Results tagged ‘ Manatees ’
Tonight, the full-season affiliates of the Milwaukee Brewers (and other organizations as well, but you’re here for a reason so let’s focus) begin their respective regular seasons for 2013. The Brewers have four such affiliates so let’s give you a quick rundown of each one along with some quick hit info.
Nashville Sounds – Class-AAA Affiliate
The Nashville Sounds begin their 34th season of play and their 9th season as the Brewers’ top affiliate. Last year the Sounds got off to a poor start both at the plate and on the mound, but turned it around a bit as the season advanced. They technically wound up with a second-place finish in their Pacific Coast League, American Conference, Northern Division, but only sporting a 67-77 record for the campaign and falling well short of the playoffs.
While the Sounds had just one All-Star in 2012 (current Brewers reliever Jim Henderson), plenty of the parent club’s current players have made a stop in Music City, U.S.A. on their way to The Show. One man who has already debuted in the big leagues but is hoping to eventually carve himself out a permanent spot on Milwaukee’s pitching staff is the Sounds’ 2013 Opening Day starting pitcher: Tyler Thornburg.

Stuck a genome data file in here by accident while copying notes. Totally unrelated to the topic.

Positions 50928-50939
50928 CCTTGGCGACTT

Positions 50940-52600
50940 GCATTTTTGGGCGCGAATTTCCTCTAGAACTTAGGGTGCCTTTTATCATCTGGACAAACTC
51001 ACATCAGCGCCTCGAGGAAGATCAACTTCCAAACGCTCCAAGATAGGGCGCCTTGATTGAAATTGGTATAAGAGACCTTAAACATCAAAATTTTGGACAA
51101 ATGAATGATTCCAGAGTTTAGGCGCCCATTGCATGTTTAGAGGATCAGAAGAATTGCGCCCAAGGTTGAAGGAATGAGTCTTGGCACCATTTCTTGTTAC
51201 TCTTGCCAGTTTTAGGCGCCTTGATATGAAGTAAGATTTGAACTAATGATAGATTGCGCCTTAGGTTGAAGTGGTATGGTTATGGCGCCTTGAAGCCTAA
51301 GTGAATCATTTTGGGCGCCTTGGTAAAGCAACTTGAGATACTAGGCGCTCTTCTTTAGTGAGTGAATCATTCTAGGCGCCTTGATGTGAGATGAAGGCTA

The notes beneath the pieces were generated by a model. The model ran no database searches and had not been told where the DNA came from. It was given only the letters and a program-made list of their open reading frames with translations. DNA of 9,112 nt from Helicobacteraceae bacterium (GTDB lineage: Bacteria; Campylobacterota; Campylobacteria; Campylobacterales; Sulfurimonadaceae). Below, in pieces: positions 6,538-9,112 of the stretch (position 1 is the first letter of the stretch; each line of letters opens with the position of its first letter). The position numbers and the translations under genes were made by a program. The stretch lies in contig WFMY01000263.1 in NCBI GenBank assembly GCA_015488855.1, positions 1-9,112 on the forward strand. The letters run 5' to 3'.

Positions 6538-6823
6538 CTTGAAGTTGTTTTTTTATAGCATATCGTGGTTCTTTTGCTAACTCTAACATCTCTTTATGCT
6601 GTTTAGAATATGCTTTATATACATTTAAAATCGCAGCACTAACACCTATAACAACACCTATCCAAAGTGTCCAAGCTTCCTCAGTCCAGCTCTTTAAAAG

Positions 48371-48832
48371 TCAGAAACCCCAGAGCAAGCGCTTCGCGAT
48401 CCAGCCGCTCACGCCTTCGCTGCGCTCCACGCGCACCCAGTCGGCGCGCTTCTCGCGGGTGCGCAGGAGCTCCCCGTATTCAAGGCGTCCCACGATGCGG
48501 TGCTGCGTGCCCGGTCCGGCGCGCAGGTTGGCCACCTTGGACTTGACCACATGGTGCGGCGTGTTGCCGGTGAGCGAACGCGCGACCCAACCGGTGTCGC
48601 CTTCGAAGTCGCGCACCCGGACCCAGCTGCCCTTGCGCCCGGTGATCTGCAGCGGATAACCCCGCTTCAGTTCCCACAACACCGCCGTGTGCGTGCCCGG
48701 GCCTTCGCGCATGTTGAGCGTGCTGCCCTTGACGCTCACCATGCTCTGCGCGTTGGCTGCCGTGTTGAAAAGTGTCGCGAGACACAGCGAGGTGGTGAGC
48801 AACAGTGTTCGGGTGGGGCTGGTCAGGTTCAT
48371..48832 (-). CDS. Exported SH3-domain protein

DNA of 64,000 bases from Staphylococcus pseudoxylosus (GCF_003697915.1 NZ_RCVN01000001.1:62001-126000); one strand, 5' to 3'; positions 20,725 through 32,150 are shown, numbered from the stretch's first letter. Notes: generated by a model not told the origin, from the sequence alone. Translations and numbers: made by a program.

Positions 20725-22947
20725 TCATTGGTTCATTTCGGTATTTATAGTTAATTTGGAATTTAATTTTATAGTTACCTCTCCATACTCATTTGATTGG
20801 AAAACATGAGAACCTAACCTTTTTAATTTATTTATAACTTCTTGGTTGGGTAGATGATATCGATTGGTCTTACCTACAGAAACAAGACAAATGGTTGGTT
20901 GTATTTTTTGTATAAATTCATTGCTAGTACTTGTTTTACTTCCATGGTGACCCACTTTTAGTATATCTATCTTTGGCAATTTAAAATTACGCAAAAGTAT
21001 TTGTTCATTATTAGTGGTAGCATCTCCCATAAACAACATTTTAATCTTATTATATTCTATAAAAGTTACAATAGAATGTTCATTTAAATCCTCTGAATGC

Thornburg had an interesting 2012 as a professional with a run of oddly timed promotions which threw off his schedule and a shift in role which threw off his routine and ultimately led to some physical problems. With what is expected to be a full season of starting games again, the Brewers are hoping Thornburg can once again show the form that resulted in an 8-1 first-half record with Huntsville compete with a selection to the Double-A All-Star Game.
Thornburg will be followed in the Sounds’ rotation by 40-man rosterees Hiram Burgos and Johnny Hellweg, Zach Kroenke as the four, with Frankie De La Cruz rounding things out.
For more on Tyler Thornburg, check out his profile in my “Brewers By the (Jersey) Numbers” series: #63 Tyler Thornburg